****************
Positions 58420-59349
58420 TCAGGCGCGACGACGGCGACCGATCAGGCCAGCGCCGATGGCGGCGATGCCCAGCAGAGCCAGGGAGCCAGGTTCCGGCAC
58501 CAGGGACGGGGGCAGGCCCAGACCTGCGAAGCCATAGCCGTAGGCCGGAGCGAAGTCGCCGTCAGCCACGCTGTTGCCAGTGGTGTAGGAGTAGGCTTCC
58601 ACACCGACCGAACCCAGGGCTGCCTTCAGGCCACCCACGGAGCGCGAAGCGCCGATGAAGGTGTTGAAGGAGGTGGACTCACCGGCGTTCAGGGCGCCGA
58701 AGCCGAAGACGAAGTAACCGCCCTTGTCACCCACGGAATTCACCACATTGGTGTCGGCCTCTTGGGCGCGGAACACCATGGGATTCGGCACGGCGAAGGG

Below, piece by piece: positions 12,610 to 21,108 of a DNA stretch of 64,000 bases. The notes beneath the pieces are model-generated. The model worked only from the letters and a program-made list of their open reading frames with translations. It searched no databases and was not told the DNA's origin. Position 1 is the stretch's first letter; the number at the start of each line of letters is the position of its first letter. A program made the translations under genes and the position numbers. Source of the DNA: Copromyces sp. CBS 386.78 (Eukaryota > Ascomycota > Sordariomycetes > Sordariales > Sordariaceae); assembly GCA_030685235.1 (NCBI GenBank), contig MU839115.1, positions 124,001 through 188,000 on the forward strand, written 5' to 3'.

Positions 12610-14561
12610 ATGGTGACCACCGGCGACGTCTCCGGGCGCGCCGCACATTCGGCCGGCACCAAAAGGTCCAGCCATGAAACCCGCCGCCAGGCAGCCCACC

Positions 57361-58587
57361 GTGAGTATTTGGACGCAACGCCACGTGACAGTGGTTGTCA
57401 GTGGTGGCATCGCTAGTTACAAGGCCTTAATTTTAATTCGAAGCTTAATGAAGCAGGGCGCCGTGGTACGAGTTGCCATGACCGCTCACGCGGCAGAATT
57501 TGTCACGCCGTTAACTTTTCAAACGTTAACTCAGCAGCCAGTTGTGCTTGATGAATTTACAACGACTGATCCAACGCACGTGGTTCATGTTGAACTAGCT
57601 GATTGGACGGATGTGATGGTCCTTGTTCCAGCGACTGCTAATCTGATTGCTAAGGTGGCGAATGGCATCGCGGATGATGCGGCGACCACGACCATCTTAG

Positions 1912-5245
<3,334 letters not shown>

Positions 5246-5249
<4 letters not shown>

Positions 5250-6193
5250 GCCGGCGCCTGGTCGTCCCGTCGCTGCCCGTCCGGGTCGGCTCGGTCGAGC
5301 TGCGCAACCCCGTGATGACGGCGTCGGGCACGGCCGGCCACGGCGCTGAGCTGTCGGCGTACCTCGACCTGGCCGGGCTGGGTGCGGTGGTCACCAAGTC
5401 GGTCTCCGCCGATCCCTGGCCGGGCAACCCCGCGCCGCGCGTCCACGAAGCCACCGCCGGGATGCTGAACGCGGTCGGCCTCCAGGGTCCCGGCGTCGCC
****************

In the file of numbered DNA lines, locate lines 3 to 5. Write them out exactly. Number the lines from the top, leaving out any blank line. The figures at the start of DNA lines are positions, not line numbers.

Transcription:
58501 CAGGGACGGGGGCAGGCCCAGACCTGCGAAGCCATAGCCGTAGGCCGGAGCGAAGTCGCCGTCAGCCACGCTGTTGCCAGTGGTGTAGGAGTAGGCTTCC
58601 ACACCGACCGAACCCAGGGCTGCCTTCAGGCCACCCACGGAGCGCGAAGCGCCGATGAAGGTGTTGAAGGAGGTGGACTCACCGGCGTTCAGGGCGCCGA
58701 AGCCGAAGACGAAGTAACCGCCCTTGTCACCCACGGAATTCACCACATTGGTGTCGGCCTCTTGGGCGCGGAACACCATGGGATTCGGCACGGCGAAGGG